Is it possible to manage quality without restricting research?

Dr. Harald Müller: »This is one of the most difficult tasks. It requires a lot of persuasion, since it seems to be contradictory at first to have the regulated processes of a quality management and at the same time a productive research envireonment that lives by experimentation and change. Nonetheless, dependable circumstantial conditions and a reliable infrastructure are essential for expedient studies. For example, our colleagues are required to maintain their machines, to ensure that they deliver a steady performance according to their specifications. This is in no case a restriction for research, but a guarantee that their ›tools‹ are in a perfect working condition. This is a fundamental requirement not only for industrial plants, but also for research facilities.«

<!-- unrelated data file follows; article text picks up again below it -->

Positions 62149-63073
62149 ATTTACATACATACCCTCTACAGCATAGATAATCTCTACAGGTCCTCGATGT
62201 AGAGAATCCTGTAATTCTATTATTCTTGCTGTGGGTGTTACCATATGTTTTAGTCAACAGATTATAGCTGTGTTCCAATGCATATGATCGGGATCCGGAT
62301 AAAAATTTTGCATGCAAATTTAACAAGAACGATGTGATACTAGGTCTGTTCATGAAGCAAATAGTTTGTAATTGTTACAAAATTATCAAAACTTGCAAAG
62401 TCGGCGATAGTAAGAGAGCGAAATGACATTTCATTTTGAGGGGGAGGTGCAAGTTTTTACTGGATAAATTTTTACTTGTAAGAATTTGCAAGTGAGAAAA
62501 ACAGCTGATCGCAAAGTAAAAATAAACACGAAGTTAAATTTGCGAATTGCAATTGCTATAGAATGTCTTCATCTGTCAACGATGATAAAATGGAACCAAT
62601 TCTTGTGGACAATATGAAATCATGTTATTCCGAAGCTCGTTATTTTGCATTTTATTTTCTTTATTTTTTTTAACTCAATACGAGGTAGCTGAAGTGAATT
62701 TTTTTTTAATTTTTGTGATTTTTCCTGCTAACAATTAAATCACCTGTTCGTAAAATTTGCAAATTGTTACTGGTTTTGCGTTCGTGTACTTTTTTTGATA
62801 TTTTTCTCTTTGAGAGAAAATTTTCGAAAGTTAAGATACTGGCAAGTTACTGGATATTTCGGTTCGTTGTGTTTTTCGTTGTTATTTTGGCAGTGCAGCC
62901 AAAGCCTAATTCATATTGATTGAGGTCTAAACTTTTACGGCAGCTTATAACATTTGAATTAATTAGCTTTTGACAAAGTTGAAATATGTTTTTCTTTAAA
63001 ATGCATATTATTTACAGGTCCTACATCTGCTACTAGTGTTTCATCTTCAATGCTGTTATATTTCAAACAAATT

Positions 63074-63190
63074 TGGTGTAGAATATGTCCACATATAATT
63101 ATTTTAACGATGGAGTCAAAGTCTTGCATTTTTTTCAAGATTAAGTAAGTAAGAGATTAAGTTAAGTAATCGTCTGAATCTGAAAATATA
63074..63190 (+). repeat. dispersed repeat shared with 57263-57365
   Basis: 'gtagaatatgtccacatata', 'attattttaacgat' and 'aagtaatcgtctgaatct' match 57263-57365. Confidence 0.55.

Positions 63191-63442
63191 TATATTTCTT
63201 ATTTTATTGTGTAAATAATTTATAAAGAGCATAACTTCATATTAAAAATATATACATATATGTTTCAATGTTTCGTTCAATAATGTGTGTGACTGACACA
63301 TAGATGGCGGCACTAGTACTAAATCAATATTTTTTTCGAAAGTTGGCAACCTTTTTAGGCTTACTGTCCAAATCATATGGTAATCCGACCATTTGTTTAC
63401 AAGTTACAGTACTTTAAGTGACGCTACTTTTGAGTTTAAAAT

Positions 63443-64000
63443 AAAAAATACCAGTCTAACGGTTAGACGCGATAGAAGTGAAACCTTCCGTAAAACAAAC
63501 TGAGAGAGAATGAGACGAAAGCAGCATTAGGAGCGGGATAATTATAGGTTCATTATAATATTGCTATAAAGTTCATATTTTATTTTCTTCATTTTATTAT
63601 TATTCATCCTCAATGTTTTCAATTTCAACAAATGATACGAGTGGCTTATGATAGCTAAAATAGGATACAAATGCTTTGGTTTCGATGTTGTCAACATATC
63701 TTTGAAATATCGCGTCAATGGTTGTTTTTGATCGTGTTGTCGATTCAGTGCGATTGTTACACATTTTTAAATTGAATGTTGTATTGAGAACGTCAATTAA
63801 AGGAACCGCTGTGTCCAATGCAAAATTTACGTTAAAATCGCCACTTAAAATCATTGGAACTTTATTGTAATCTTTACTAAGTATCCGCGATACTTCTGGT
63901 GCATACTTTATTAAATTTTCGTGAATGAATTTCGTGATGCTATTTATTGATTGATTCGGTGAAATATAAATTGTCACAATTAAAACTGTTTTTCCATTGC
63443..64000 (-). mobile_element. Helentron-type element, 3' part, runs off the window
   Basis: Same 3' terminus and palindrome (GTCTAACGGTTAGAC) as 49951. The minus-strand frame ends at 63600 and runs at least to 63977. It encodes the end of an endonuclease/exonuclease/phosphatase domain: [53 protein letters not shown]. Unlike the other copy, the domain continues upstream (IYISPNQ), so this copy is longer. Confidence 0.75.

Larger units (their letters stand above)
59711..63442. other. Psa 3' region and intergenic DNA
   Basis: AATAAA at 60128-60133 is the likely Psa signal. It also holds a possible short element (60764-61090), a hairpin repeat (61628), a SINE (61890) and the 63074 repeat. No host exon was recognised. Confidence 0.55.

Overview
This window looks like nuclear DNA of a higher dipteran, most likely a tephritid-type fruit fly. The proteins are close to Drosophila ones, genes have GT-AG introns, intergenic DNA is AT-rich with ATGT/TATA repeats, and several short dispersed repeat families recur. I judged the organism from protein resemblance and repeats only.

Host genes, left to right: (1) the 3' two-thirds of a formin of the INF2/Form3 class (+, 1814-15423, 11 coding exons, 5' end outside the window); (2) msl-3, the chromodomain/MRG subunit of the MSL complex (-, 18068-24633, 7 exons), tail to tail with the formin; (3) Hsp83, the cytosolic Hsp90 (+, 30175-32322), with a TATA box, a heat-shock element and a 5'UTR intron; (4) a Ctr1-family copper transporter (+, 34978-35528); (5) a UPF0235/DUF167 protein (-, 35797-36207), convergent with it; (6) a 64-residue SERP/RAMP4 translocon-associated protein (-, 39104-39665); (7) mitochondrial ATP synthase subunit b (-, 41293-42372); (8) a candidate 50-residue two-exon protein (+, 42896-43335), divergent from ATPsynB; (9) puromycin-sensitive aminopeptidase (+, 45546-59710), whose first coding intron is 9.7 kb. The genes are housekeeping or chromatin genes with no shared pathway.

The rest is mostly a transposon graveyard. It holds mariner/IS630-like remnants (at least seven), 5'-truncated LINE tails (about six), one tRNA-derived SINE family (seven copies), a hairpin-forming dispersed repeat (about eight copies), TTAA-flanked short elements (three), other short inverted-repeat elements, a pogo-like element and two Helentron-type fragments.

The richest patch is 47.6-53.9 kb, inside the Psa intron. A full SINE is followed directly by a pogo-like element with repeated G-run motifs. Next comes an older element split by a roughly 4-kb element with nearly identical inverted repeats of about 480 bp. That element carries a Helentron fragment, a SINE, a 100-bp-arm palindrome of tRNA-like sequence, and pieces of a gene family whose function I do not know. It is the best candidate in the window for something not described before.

Our quality management system starts and ends with our clients. © Fraunhofer IAF

What are your duties as the head of the quality management?

Dr. Harald Müller: »The ISO 9001 norm prescribes a commissioner who is in charge of the quality management system. It is an administrational task, as I organize the QM appointees of every individual department. They are extremely important, since quality management is a means to its end, yet it should not be felt as if a ›know-it-all‹ orders something, but rather be defined from within, by people who are really involved. Only these workers can fully understand the everyday business and are able to pinpoint, what can be done and what not. Thereby, a certain degree of dissatisfaction with a current situation is always a good indicator for a relevant and reasonable improvement. My job is to organize all that and to make sure that we pass the annual TÜV audit.«

 

Dynamic Processes and Teamwork